‘Obamacare’ to help or hinder students?

Affordable Care Act increases accessibility but may increase fees

Will students benefit from President Obama’s health care plan?

Beyond increased accessibility, health professionals who treat st

Affordable Care Act increases accessibility but may increase fees

Will students benefit from President Obama’s health care plan?

Beyond increased accessibility, health professionals who treat students at Portland State and other local universities aren’t sure what the recent ruling on the Affordable Care Act will ultimately mean for students’ wallets.


In a landmark decision handed down on June 28, the U.S. Supreme Court upheld Obama’s signature health care law by a five to four majority, pushing the law over what has been described as “the final hurdle.”

The justices’ decision on the Affordable Care Act, often referred to as “Obamacare,” was met with equal fervor from both its supporters and detractors. The court, led by conservative Chief Justice John Roberts, signed off on a key provision of the law: the mandate that individuals able to purchase insurance must do so.

The justices found it unconstitutional for the government to force individuals to purchase insurance. However, they allowed for penalty fees to be levied against those who choose not to purchase insurance.

Dana Tasson, director of student health and counseling at PSU, said that student access to health insurance will change markedly.

“One major way the law affects students is already in effect: allowing students to stay on parents’ health insurance until they are 26. However, while that is a good option for some students, many of our students are older than 26, have parents who do not have health insurance, or cannot afford to pay the premium to be on their parents’ plan,” Tasson said.

The effects of other tenets of the new Affordable Care Act, however, remain somewhat up in the air.

The law also charges states with setting up health insurance exchanges that will be offered to the public. Oregon is one of the first states to start working on this but no one knows what they will look like yet, Tasson explained.

“It is likely that these plans will have high deductibles of $2,000 to $5,000. Those types of plans are generally not very helpful to students since an unexpected $2,000 expense is enough to keep them from returning to school the next term,” Tasson said.

Experts seem to agree that the Affordable Care Act holds potentially positive and negative affects for students. While costs can be cut some places, in others they may be created.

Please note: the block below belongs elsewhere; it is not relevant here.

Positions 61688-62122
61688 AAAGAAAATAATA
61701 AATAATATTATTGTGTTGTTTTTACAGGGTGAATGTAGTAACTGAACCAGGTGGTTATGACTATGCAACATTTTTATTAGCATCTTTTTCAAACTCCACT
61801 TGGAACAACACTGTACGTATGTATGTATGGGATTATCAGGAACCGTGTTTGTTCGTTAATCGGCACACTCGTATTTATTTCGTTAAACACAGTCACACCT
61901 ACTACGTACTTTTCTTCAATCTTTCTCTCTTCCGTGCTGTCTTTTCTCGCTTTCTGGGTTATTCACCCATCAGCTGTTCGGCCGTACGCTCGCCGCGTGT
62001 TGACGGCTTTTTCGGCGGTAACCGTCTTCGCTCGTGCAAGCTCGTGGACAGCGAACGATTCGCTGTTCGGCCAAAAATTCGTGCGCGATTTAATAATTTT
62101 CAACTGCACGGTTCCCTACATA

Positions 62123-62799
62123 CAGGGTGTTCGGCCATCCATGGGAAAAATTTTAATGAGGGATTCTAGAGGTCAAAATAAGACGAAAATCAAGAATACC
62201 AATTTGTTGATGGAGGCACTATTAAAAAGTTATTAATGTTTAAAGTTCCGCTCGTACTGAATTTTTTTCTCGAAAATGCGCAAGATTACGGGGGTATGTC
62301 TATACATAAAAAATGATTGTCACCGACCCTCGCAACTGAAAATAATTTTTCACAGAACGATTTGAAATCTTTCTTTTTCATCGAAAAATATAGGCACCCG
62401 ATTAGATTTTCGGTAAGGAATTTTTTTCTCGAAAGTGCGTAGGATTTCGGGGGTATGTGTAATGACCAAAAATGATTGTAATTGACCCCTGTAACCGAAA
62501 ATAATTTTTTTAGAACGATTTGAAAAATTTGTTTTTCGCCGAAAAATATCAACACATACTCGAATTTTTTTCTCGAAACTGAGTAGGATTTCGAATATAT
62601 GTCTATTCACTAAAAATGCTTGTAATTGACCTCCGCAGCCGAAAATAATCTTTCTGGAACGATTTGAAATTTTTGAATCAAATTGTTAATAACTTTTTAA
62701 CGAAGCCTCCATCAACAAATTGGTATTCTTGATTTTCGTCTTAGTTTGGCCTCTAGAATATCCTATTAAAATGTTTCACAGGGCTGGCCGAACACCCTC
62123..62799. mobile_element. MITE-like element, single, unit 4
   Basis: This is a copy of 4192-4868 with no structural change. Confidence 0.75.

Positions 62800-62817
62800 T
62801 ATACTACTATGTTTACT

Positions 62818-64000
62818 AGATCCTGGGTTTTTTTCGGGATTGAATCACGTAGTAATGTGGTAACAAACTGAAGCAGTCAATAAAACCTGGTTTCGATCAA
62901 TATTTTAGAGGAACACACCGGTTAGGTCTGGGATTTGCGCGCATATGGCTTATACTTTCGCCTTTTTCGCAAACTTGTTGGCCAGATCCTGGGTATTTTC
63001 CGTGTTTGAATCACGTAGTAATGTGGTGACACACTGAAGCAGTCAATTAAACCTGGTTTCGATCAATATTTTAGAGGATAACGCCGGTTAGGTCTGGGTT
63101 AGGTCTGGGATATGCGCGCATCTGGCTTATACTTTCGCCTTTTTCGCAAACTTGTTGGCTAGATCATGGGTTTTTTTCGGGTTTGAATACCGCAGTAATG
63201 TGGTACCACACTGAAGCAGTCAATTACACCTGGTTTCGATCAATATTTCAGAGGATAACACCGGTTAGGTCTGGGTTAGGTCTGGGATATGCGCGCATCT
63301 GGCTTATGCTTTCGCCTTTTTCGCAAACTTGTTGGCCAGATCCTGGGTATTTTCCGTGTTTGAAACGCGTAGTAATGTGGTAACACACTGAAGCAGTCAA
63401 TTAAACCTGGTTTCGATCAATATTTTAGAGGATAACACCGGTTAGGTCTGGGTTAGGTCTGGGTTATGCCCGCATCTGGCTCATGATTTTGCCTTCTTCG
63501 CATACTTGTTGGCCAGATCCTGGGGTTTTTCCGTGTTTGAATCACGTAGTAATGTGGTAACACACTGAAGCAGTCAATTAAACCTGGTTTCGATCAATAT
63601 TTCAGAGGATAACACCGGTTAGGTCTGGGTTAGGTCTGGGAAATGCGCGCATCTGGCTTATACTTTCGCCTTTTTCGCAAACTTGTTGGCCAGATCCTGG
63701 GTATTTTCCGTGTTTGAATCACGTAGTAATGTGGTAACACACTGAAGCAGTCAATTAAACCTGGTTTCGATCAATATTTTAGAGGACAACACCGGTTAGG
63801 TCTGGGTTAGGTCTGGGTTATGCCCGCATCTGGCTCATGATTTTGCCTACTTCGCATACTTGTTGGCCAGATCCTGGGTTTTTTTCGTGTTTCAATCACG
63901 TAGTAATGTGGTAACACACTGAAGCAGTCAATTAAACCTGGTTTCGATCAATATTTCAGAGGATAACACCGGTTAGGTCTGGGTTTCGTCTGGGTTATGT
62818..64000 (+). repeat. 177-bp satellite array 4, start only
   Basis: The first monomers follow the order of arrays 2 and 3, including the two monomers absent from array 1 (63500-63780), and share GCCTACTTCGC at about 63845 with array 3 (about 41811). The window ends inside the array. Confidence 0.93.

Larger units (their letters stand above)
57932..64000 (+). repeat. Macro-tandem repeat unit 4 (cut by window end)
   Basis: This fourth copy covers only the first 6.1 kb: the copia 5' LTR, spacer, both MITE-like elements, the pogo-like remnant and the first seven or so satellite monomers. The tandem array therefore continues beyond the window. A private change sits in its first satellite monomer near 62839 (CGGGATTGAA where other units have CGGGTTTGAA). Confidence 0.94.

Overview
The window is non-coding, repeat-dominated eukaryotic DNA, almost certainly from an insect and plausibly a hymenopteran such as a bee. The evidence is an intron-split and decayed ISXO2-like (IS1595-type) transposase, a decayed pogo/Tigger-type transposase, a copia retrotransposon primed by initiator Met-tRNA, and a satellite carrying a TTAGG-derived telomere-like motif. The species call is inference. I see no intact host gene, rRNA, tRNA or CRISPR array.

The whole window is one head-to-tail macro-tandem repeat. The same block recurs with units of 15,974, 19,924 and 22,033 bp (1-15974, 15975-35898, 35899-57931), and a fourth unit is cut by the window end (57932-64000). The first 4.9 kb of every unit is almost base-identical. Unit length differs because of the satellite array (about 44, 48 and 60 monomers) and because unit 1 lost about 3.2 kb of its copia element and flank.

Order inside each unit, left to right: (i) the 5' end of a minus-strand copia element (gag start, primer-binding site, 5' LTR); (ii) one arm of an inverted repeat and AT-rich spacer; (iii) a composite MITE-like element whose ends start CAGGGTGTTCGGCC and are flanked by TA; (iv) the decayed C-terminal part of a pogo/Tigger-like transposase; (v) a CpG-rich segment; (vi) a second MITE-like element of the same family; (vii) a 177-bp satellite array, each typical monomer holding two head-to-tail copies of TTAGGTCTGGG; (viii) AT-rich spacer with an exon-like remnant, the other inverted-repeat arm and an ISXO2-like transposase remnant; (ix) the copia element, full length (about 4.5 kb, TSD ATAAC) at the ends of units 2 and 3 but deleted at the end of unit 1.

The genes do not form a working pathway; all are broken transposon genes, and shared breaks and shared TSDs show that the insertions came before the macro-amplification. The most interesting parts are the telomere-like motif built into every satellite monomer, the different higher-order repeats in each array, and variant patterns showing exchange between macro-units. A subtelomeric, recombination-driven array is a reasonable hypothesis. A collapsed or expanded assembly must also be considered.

These new rules put insurance companies in unknown territories that, according to University of Portland’s Health Center Director Paul Myers, may cause them to raise rates in an attempt to account for unknown factors.

“So on the one hand, there will be increased access for more students, which is good news, and then on the other hand there’s some unknown cost factors that we just have to wait and see how they settle out,” Myers said.

With the sweeping changes Obama’s law will bring, including covering some 33 million previously uncovered Americans, effects on students seem to be relatively limited, especially if they are on the school’s insurance.

“The law outlines several requirements that health insurance plans must include, such as no pre-existing condition clause, offering preventative care, etc. This fall we will change to a much more comprehensive plan that provides cost-effective coverage for students.

“Students who already have comparable insurance can ‘waive out’ of the plan. While we did not make these changes in response to the Affordable Care Act, we did design the benefit structure to comply with the law in the event it was upheld.” Tasson said.

“This turned out to be a very good decision, because schools who did not plan on this outcome had to drop their plans altogether or hastily put together new plans that complied with the law,” he added.

In the months leading up to November’s election, candidates vie for numbers, and a large percentage of those are students. If Obamacare continues on its path as a politically charged issue, students can expect to have a significant say, as the law bears on them directly.

“The highest court in the land has now spoken,” Obama said in response to the decision to approve the Affordable Care Act.

“We will continue to implement this law, and we’ll work together to improve on it where we can. But what we won’t do, what the county can’t afford to do, is re-fight the political battles of two years ago.”

But despite Obama’s hopes, the upholding of the law seems to have only increased the likelihood of those political battles being rehashed. Republican candidate Mitt Romney spoke to voters, cashing in on the charged issue.

“What the court did not do on its last day in session I will do on my first day, if elected president of the United States, and that is I will act to repeal Obamacare,” Romney said, standing behind a podium that read “Repeal and Replace Obamacare.”

“No one yet knows what the law will mean for health care in the larger sense,” Tasson said. “Many health care providers, like myself, hope that it is the first step toward a more cost-effective, equitable and sustainable heath care system for our country.”